Outsourcing cardholder data functions to a third-party service provider does not exclude a company from PCI compliance. It may reduce the scope of the annual assessment and consequently reduce the amount of time and effort to validate compliance. You need to consider what you and/or your staff do with your customer’s card information. Are you securely destroying receipts? You also need to have a policy in place to ensure that everyone in your business is aware of any possible risk factors.
Not being compliant with the PCI DSS can leave your business at risk of a breach and breach related costs.
Cost implications and penalties.
Breach related costs normally include chargebacks, card scheme fines, card replacement costs, reputational damage, customer confidence, lawsuits and audits. The exact cost depends on the damage caused, specifically the number of cards compromised so it can add up to a huge cost for any business. Customers will lose trust in your business and the loss of business caused by a damage to your reputation can be difficult to put a figure on.
Formal onsite assessment requiring QSA
If your business has been subjected to a breach you will subject to a forensic investigation, which your business will be required to cover the cost of. As a result of this you will likely be required to suspend any card payment acceptance during this investigation. Once the problem area has been found you will be required to secure this.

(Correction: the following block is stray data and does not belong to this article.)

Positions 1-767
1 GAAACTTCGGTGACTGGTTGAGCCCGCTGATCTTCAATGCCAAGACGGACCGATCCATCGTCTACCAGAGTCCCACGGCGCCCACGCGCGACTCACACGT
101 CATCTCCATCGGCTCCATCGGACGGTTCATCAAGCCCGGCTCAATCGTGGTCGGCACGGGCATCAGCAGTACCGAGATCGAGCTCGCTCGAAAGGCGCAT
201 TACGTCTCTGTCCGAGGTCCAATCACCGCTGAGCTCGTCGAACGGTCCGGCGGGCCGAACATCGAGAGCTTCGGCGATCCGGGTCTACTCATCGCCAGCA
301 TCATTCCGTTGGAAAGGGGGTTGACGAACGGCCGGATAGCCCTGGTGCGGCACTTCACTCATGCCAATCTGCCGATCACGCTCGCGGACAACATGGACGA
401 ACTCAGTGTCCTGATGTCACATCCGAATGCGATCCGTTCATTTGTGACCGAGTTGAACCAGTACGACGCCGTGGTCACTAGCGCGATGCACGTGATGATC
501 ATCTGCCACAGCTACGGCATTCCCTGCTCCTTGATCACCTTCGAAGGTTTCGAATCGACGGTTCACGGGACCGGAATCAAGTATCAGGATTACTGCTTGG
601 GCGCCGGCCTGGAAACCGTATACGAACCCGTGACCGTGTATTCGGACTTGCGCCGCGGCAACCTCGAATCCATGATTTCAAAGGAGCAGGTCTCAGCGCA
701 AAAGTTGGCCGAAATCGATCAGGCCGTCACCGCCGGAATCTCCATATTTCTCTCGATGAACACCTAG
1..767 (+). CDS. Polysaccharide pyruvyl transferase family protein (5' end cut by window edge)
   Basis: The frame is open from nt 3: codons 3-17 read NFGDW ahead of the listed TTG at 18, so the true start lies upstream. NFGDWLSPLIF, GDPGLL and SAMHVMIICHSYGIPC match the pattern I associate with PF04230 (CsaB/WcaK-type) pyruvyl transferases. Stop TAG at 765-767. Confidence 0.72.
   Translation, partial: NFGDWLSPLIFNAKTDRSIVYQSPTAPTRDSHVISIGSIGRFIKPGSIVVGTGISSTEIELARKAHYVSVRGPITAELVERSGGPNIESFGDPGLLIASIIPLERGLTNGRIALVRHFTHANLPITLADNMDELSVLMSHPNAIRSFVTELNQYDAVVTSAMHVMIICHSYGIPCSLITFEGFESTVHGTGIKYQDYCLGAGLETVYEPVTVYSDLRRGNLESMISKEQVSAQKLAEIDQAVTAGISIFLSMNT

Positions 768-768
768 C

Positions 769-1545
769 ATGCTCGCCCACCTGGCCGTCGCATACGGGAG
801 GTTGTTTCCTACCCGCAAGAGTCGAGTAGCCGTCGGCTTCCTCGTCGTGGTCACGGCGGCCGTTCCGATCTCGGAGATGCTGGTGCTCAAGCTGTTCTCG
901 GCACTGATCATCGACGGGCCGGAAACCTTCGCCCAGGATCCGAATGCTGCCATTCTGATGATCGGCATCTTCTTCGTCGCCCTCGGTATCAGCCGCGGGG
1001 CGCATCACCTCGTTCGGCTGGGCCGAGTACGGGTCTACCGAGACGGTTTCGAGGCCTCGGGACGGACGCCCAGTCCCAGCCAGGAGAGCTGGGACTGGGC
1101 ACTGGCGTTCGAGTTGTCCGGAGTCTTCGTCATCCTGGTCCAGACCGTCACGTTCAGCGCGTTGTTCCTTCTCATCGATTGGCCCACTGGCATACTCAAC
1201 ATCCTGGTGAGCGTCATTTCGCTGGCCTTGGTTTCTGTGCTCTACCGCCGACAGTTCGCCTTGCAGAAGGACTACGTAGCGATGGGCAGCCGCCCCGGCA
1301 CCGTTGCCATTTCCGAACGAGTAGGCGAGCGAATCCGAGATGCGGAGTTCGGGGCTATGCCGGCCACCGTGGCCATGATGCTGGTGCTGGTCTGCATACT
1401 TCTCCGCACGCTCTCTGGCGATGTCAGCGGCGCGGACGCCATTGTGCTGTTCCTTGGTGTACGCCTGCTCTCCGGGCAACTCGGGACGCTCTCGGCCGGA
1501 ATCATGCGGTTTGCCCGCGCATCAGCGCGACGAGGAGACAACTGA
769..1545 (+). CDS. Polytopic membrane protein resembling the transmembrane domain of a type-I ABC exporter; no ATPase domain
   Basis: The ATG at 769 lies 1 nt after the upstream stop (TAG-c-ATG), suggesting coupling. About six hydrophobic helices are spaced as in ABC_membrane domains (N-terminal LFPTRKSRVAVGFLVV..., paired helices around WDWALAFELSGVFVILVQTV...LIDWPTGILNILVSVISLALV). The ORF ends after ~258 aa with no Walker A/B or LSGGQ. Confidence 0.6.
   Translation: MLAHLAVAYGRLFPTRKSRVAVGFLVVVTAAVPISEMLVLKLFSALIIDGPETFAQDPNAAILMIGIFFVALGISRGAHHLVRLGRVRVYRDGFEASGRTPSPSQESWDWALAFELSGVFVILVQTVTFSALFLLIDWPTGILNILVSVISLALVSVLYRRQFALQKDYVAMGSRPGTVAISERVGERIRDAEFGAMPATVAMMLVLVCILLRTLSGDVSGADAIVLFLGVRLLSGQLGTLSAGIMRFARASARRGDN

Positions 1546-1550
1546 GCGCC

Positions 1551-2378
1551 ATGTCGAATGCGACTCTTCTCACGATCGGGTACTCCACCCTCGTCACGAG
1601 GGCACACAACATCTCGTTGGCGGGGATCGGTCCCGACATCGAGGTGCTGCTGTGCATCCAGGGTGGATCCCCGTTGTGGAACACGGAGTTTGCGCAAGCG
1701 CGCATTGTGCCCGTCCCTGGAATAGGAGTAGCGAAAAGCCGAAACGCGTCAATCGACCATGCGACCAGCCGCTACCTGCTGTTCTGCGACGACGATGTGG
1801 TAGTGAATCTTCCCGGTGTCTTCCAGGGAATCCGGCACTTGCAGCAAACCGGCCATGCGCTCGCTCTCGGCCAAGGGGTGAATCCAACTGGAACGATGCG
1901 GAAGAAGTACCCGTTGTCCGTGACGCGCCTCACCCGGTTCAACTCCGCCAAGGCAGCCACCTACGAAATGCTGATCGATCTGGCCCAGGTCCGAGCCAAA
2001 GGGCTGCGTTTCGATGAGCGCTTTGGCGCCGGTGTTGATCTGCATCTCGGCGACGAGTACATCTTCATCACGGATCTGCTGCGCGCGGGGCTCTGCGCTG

Following on from this your business will be flagged as a high-risk business and will require ongoing QSA support until your acquiring organisation is satisfied that you have the correct controls in place keeping your customers card data safe and secure.
Contact your Data Security Plus team via the details below to get started. Our agents will walk you through the whole process.
We will get in touch with you when your PCI is due to expire or when actions are due to maintain your data security. Your service ensures you complete your PCI DSS requirements when they are due. We will be in touch with you as and when tasks are due or if certain areas aren’t completed.
You may need to ensure that our email isn’t being sent to your junk or spam folder. The best way to ensure that our emails are arriving correctly into your inbox is to whitelist our email address. How you do this will depend on your email service provider be it Outlook, Gmail, Yahoo etc.
You can contact us at any time if you need assistance or have any questions.
On your call to us, you may be asked to provide your IP address. If your terminal is connected via an internet cable you will need to identify the address of this on the internet.
The easiest way to do this is to unplug the cable from the back of your terminal and plug it into a laptop or computer. Go to your preferred browser and go to www.whatismyip.com this will give you a series of numbers and stops, this is the external facing IP address of your business.